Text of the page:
Is it important for you to know if your workplace is mentally healthy and bullying free?

I was attending a networking event recently where another attendee and I struck up a conversation. In talking about what we do, he advised he was manager in a large, well known company. I advised I worked in the world of workplace bullying prevention and management. He piped up that “We don’t have any bullying in our workplace”. I asked the question “How do you know? How does your company measure that?” I was met with a blank stare.

Maybe they don’t have any bullying in their workplace; but maybe, as can be the case with bullying in workplaces, they don’t know.

How do you know if bullying is flying under your radar and how can you build towards a mentally healthy, bullying free workplace?

Measurable outcomes is part of many of our companies’ lives. We measure performance targets or Key Performance Indicators (KPIs). In some industries this is the number of widgets made, in others the number of clients who have signed a contract. We measure the profitability of production and services, making key decisions on that basis. On this we decide the future direction and offerings of our business.

To know if you have a mentally healthy, bullying free workplace, you need to also measure your company’s performance in building a positive culture and managing or preventing bullying.

Let’s explore an example to understand how this works.

The Victorian Public Sector Commission operate the People Matter survey, which is targeted to Victorian public sector organisations. The survey explores how well their organisation, leaders and colleagues practice public sector values and employment principles.

The survey has been in operation since 2014. In 2019, 196 organisations participated with 92215 individual responses. The results are then de-identified, collated and provided back to the participating organisations. They are provided with their own employee responses. From these results, they can develop positive action plans.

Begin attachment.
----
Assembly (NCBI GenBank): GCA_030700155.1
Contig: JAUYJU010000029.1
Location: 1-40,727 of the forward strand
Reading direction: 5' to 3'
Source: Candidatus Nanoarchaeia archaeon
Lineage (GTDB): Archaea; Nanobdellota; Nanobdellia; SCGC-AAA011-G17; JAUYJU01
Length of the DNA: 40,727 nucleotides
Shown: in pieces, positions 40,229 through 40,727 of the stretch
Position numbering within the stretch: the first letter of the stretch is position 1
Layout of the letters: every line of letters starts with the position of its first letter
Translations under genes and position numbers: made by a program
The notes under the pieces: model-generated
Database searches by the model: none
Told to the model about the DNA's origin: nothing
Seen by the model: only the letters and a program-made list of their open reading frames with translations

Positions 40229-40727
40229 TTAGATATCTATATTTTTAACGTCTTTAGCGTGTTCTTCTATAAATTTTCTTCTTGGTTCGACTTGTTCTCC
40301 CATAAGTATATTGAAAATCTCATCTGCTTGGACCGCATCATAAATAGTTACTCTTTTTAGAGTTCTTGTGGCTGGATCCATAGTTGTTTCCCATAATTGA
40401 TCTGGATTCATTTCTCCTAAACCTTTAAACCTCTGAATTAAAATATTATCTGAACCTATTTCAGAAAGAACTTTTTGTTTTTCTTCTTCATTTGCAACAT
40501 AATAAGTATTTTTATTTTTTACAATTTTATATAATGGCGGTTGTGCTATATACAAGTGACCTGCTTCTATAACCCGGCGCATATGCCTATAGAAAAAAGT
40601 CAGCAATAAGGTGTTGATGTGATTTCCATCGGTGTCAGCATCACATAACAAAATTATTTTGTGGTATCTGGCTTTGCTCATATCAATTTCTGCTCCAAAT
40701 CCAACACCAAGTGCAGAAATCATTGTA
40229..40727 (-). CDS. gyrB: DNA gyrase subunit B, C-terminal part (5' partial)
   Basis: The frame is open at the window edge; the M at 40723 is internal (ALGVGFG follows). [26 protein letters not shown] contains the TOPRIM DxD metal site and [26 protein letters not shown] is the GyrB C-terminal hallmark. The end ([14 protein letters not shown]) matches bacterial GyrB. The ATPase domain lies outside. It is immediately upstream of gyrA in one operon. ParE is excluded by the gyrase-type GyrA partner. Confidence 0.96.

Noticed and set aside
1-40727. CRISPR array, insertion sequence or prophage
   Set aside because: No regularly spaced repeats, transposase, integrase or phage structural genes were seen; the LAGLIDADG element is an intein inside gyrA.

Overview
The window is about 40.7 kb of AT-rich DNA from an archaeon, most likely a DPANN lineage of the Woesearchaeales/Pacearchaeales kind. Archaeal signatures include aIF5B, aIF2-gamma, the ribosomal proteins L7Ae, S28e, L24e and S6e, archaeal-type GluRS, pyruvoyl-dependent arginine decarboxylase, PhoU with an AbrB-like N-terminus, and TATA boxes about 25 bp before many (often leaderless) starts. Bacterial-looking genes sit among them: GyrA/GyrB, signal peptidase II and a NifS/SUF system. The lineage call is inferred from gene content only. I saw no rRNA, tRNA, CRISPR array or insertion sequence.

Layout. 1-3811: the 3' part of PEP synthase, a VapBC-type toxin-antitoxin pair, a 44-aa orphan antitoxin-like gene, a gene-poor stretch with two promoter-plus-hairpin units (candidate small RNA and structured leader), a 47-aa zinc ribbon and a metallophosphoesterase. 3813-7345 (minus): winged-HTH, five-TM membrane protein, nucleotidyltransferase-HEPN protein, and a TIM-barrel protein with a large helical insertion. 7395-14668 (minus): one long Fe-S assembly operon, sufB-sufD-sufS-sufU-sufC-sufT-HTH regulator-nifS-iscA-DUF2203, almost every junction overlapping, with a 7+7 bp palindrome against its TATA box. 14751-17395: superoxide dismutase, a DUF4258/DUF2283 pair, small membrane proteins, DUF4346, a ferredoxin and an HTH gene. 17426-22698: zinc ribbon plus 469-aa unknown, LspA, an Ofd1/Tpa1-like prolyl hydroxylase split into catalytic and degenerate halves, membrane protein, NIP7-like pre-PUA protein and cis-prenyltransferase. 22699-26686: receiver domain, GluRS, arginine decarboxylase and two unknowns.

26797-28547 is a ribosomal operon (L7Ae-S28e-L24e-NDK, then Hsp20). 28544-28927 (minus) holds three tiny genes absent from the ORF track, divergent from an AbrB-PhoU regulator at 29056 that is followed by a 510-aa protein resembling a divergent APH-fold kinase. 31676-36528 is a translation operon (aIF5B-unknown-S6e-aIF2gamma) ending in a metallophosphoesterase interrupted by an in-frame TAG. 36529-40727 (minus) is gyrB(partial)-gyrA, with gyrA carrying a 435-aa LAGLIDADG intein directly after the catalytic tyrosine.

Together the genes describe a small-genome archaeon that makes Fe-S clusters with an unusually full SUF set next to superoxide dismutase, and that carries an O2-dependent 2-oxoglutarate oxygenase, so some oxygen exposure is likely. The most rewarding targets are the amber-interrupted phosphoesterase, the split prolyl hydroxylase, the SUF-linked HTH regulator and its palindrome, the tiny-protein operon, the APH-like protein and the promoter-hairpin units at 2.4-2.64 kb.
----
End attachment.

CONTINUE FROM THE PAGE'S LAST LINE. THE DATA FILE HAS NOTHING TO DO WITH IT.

One health organisation who have publicly published their data on their website (but I have chosen not to name) helps us understand how this works on an individual level. In 2017, 25% (1368) of employees completed the People Matter survey. In 2018, 54% of employees participated.

Some perceptions have improved, while others have worsened.

For example:

  • In 2014, their employee engagement was reported as 70%, which increased to 72% in 2018.
  • Workplace bullying levels were reported at 19% in 2014, declining to 15% in 2018.
  • Experience of sexual harassment has increased from it’s first year measurement of 12% in 2016 to 13% in 2018.
  • Employee perceptions of whether senior management consider psychological health of employees to be as important as productivity has increased from 41 to 45% between 2017 and 2018.

These are only a few examples.

This is a process that allows your company to measure employee perceptions and whether you have a problem relating to culture, workplace mental health and bullying and harassment. From there, you can identify and implement appropriate strategies to resolve challenges. You can prioritise the areas that require a response, managing your resources more effectively.

It is important to measure this on regular basis. This allows you to know where you are making progress and where your plan needs to be adjusted. You don’t have to assume whether a problem does, or doesn’t exist.

However, what does need to exist before the above can happen, is the willingness to explore whether you have a problem, what that problem is, and a willingness to put in steps to resolve identified challenges.

Is it important to you to know if you have a mentally healthy, bullying free workplace?

If yes, contact us today for a confidential discussion on how we can help you.

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